The American painter Thomas S. Buechner is best known for his portraits. His is the portrait of Alice Tully that hangs in Alice Tully Hall, in Lincoln Center, and his portrait of a teenage girl named Leslie is in the collection of the Metropolitan Museum of Art. In a long career of painting more than 3,000 pictures he has also found time to be the founding director of the Corning Museum of Glass, director of the Brooklyn Museum and president of Steuben Glass. He is also a teacher and a writer; his book How I Paint is a model of explanatory prose. He is also, less pertinently, my second cousin; our German-American grandmothers, Frida and Louise Scharmann, were sisters.
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Over the years Tom has occasionally asked me to be his editor, most recently on the catalog for a museum exhibition of 175 of his works that chronologically tell the story of his life as an artist. Putting that jigsaw puzzle together was a complex task, and afterward Tom said, "I don't know how to thank you." I told him I was just glad we had been able to solve the problem. Then he said, "Would you like me to do your portrait?" I said, "Oh, no." WASPs are trained not to put people to any extra trouble.
But that night my wife said, "It would be nice to have a portrait by Tom." Of course she was right, so I called Tom back, and we agreed that I would come to Corning, the city in south-central New York where he has long lived, and spend two days sitting for him.
"I'll be asking you a lot of questions," he said. That sounded ominous. I've always thought of portrait painters as unlicensed psychiatrists, using their eyes instead of their ears to read the human heart; I doubt if Rembrandt's sitters had many secrets he didn't know about. What would it be like to have my 80-year-old cousin reading my 83-year-old face and putting onto canvas what he saw written there?
I decided to bring along my reporter's notebook and do a portrait of my own. It would be a triple portrait. One would be of Tom Buechner and his methods as a portrait painter. One would be of myself as I sat and thought my thoughts of time and mortality. And the third would be of the portrait as it gradually came to life.
Corning is a small city best known as the locale of the 156-year-old Corning Glass Works. I got there by taking a six-and-a-half-hour bus ride from New York City, arriving in late afternoon. Tom picked me up at my hotel to take me to his studio. He looks like an old German professor: white beard, metal-rimmed glasses, amused blue eyes. He has looked that way since his 50s; he seems to have always wanted to look older and to feel more German than he is. He has spent the last 18 summers teaching in Germany, and one of his amusements is to paint his idea of the grotesque figures of Teutonic mythology in the operas of his favorite composer, Richard Wagner.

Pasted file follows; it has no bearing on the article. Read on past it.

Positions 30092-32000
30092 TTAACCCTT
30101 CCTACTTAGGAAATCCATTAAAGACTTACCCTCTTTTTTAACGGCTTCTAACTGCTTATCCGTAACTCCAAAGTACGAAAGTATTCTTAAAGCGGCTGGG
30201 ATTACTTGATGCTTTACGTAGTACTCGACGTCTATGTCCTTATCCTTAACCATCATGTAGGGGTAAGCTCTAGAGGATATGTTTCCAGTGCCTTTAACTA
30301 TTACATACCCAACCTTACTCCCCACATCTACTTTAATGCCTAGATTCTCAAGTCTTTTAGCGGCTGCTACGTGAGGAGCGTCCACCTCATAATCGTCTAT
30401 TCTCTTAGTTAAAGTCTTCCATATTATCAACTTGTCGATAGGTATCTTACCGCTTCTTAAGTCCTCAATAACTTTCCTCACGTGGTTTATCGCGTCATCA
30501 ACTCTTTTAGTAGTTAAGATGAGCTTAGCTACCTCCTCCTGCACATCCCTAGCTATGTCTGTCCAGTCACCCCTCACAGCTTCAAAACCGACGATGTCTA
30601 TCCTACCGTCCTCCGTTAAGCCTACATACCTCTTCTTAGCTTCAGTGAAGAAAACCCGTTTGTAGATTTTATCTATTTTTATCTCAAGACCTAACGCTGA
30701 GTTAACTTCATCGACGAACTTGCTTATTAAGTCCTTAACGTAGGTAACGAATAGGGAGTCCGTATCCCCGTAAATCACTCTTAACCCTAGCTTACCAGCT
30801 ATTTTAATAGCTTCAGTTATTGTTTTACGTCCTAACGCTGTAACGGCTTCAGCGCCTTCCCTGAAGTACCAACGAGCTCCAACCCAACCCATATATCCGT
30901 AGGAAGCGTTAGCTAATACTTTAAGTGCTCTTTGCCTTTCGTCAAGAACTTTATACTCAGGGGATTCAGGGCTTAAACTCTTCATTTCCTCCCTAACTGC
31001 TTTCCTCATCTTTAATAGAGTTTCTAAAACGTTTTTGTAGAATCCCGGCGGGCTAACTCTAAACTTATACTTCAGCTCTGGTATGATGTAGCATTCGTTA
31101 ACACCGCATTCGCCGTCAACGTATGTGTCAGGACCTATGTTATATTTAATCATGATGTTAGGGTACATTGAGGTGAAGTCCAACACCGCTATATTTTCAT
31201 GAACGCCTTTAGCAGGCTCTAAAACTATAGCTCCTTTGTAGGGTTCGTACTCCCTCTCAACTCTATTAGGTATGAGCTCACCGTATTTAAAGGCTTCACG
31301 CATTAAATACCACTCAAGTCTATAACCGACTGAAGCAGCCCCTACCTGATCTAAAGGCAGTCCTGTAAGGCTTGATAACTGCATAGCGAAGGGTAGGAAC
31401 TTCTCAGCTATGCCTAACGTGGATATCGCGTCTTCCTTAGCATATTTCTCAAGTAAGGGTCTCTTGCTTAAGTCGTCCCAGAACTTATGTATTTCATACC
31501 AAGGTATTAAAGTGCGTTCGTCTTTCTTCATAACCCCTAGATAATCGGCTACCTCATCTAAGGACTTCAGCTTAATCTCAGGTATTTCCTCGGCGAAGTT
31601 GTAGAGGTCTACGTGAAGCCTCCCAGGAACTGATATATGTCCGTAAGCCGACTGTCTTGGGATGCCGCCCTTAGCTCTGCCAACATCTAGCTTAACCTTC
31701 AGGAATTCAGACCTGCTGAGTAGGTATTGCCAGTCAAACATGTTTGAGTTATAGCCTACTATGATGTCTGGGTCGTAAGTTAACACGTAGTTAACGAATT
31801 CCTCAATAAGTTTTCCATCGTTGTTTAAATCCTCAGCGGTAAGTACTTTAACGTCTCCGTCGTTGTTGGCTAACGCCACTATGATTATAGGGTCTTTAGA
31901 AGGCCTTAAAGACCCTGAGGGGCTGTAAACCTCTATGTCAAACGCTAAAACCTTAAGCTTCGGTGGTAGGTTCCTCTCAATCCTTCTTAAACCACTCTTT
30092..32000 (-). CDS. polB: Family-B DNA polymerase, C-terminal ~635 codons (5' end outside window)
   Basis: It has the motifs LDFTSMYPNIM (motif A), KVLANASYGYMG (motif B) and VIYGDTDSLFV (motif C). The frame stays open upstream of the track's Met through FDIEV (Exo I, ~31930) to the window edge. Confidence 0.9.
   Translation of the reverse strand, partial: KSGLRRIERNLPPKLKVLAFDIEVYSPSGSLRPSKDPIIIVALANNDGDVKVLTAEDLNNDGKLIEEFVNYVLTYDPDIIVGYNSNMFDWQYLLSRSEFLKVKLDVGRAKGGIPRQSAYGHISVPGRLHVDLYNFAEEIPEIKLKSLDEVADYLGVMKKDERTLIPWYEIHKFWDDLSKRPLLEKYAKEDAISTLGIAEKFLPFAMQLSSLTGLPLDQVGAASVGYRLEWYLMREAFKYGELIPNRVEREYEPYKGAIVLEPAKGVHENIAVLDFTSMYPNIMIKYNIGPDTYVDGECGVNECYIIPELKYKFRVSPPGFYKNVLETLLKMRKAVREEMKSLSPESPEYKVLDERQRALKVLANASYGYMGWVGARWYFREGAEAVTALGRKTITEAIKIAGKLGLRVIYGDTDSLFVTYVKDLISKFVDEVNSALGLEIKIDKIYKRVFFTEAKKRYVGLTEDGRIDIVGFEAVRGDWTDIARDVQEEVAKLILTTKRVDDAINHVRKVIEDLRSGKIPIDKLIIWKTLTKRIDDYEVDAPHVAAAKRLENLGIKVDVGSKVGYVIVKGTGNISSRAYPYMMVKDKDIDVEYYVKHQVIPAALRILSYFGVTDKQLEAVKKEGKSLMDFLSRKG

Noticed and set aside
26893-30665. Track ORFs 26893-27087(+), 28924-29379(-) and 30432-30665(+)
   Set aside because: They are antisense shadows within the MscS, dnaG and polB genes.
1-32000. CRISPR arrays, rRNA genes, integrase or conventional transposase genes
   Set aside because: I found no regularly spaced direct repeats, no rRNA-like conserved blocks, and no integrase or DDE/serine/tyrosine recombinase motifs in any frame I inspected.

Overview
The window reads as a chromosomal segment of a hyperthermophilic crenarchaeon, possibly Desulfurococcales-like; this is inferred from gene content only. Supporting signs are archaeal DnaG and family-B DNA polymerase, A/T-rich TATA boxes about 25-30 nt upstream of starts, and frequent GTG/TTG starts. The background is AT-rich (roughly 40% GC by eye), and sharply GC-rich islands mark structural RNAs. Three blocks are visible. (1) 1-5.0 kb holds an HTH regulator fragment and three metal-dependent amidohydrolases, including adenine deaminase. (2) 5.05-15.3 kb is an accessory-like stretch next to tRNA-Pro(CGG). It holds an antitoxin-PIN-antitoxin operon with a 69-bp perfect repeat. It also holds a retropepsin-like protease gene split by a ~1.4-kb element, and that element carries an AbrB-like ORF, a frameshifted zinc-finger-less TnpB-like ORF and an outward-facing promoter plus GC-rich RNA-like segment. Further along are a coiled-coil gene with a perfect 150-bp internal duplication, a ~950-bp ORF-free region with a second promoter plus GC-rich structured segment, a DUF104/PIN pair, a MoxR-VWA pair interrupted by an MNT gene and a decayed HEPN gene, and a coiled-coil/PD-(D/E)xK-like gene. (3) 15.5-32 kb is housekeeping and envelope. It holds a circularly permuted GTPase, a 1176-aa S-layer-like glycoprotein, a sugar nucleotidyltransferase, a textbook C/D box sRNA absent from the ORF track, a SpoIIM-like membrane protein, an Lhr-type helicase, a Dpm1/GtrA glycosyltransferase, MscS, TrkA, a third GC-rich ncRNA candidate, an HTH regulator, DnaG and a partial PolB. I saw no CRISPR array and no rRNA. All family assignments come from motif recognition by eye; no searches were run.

I, meanwhile, have always wanted to look younger than I am and to feel 100 percent American. In a lifetime of travels I've avoided the homeland of the Buechners and the Scharmanns and the Zinssers: too much anger over World War II. But otherwise Tom and I are similar in our values and are connected by a bond of trust and affection. I had no fears about putting my life in his hands.
"The first step is to take some photographs of you," he said as we drove to his house, which was tucked into a hillside several miles outside town. His studio is an extension of the house—a lofty space with an angled ceiling and a huge window that looks out on pure nature: woods, birds, deer. (My office, in mid-Manhattan, looks out on the cars and buses of Lexington Avenue.) The studio was immaculate, every paintbrush clean, every tube of paint neatly resting in its ordained place.
Hanging on one wall were several portraits of successful-looking men that Tom had recently completed. These commissions—of CEOs, board chairmen, college presidents, headmasters—are a portrait painter's meal ticket. Tom has done 327 of them, including many women and children. When the mighty chiefs retire, it is a common custom to order a likeness that will gaze down on future generations from the oak-paneled walls of clubs and boardrooms and college halls. Knowing this, the chiefs arrange their features for posterity, their visage serious, their suits and shirts and ties suitably sober.
For my portrait I was dressed in my lifelong uniform: odd jacket, pressed charcoal-gray pants, white Brooks Brothers button-down shirt, conservative tie, sneakers. Seemingly casual, the look is carefully chosen to express who I think I am.